Adopting a shy cat is not the same as adopting your typical smoochy moggy. Impound Feline Rescue sometimes takes on cats who have not had much (or any) human contact prior to rescue, and in many cases these cats can take a very long time to let a human get anywhere near them, even after their vet work has been completed.

Fostering Shy Cats

As foster carers who have experience living with and caring for undomesticated cats, we commonly wait weeks or months for even the smallest sign of progress. You can see an example of this in the story of Billie Vanilli (a current foster cat who has been in care since April 11th, 2018). Read Billie’s story (so far) here: Billie Vanilli

One highlight, about a year after coming into foster care, was as follows:

“April 18: Sniffing fingers! (Yaaas!) Tiny event, huge progress.”

Over the last few years, Billie has taken to following her carer (now adopter!) around before food time, sniffing her adopter’s fingers, and that’s about the sum of it. It took 16 months to get to the point where any touch at all was possible, and while not much more progress has been made from there, Billie is happy with her life, and has no complaints!

If you are a big-hearted person who has room in your home and life for a shy kitty (one you may never get to properly pat and snuggle, but who deserves a loving home just as much as any other cat), please get in touch with us (check out our Foster menu on the website). We can always new carers, and those that are willing to take on shy kitties are particularly in demand!

Adopting Shy Cats

When on rare occasions one of our shy cats gets adoption interest, we have all of that previous foster caring knowledge in our minds when providing advice. We know from experience that sometimes potential adopters don’t take our advice seriously, and this usually results in adoptions not working out and the cats being returned to us. So when we meet with potential families of our shy cats, we try our very best to prepare them for what they might expect during the trial adoption period. We want our shy kitties to have the best chance possible of having their own adoption success story to tell.

We have had people adopt shy cats from us expecting them to become lap cats within days or even weeks. Whenever we talk to families prior to adoptions, we offer advice about how to settle the cat in (check out our Guide: Preparing for a new cat for tips), and what we know about the cat’s likes/dislikes from their time in foster care. It is important that potential families take our advice seriously, because at this stage we know the cats best, and want to make their transitions to a new home as easy and stress-free as possible.

Remember: when adopting a shy cat, you may never end up with a lap cat, but you will have a companion who is special and delightful in his or her own way.

Trial Adoption Period (extended)

For our shy cats, we generally offer an extended trial period. For the least domesticated amongst our foster kitty numbers, we would request that potential families commit to at least a couple of months with the shy cat, to see how things go. It is often unlikely that you will see much progress even in that time, but giving one of our shy cats a few days or a couple of weeks at most is almost a guarantee that the adoption will not succeed.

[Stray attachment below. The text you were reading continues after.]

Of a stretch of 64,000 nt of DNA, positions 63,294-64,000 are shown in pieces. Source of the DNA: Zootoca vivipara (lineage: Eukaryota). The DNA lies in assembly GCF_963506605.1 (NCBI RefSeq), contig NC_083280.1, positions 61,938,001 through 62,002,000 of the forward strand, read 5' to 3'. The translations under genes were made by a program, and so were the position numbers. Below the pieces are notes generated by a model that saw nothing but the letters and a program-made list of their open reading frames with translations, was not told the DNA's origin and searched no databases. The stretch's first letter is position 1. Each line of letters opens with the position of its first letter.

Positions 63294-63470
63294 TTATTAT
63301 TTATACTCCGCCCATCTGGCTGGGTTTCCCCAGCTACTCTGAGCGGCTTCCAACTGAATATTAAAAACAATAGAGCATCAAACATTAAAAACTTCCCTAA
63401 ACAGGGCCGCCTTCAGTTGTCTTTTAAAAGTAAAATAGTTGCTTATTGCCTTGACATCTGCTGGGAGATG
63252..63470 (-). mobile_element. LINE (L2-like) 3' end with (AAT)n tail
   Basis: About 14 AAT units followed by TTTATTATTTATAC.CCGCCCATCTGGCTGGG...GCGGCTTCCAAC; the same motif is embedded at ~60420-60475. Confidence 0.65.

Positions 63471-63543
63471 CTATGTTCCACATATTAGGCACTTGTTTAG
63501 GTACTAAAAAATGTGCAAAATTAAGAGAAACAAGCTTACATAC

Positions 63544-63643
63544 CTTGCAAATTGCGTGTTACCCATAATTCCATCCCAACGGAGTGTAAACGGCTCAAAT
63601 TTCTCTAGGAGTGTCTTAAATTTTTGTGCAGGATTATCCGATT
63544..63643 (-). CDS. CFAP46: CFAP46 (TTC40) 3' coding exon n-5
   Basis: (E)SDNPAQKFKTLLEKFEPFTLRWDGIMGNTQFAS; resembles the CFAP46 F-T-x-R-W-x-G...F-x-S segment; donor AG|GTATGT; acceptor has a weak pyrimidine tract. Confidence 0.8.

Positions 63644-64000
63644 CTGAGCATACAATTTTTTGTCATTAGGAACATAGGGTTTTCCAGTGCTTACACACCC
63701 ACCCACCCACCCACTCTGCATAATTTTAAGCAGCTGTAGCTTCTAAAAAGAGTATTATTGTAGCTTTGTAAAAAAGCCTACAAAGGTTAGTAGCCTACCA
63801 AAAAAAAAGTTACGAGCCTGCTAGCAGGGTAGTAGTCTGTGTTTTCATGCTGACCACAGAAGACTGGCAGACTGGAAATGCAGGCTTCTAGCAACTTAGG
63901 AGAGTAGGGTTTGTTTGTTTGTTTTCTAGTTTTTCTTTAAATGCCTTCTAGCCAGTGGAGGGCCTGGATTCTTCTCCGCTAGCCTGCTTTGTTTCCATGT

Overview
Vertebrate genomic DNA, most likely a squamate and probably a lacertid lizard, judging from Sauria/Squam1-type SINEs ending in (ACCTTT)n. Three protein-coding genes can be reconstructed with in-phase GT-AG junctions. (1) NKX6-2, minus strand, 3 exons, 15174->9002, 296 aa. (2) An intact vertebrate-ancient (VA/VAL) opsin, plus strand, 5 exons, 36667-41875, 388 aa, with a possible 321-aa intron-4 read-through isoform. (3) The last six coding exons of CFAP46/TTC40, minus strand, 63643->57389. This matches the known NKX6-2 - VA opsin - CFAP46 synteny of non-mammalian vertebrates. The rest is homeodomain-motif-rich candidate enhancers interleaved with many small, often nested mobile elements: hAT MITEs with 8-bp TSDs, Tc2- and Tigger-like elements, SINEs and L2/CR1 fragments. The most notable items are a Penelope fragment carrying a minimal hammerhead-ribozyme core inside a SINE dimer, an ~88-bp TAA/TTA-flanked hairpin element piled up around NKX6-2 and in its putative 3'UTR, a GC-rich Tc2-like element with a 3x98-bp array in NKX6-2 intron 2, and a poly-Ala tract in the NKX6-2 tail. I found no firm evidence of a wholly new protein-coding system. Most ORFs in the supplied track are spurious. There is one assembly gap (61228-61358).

Sadly we have had numerous failed shy cat adoptions where the adopters did not heed our advice. It is important that you commit to doing everything in your power to make the transition for your shy kitty as easy and stress-free as it can possibly be. It is highly disruptive for our kitties to be moved from their safe foster environments to a scary new place, only to be returned days or a week or two later because things didn’t work out.

Heed our advice for the settle-in period

Please also heed our advice about keeping shy kitties confined for a certain time period – for these cats, a move to a new home can be traumatic, and they are likely to hide away for quite some time. It’s best to keep them to a room or section of the house so that an eye can be kept on them – as well as on their litter trays and food bowls, to ensure they’re toileting and eating well (on that note, it’s normal for a cat to not use the litter tray for up to three days after a house move, so don’t panic if it takes yours a little while!). Letting a shy cat roam a large house upon their arrival in that house can be very overwhelming, and can hinder the settling-in process.

Successful Adoption Stories

It is rare for our shy cats to be adopted, since at meets & greets potential families generally will not see much of them at all – and if they’re lucky enough to be able to get a pat, it is probably because the shy cat is frozen with fear! Still, we have had a few success stories. You can read one of these stories (the Cindy story) on our Stories page: Cindy. You will see that in Cindy’s case, it took about eight months of patience from her forever family before they had a breakthrough:

“Cindy came to us about 8 months ago. Every day, we all spend some time patting her. Recently we’ve had our biggest break through; the cat whisperer in our family, our son, has managed to get her to play with cat toys! She is so timid we never thought she would relax enough to play like a normal kitty. Today I had the best surprise – I heard a tapping noise and discovered she was playing with a cat ball by herself!”

Enquire about a shy cat!

If you are interested in knowing more about one of IFR’s adorable shy cats, please check out our Adopt and Foster menus.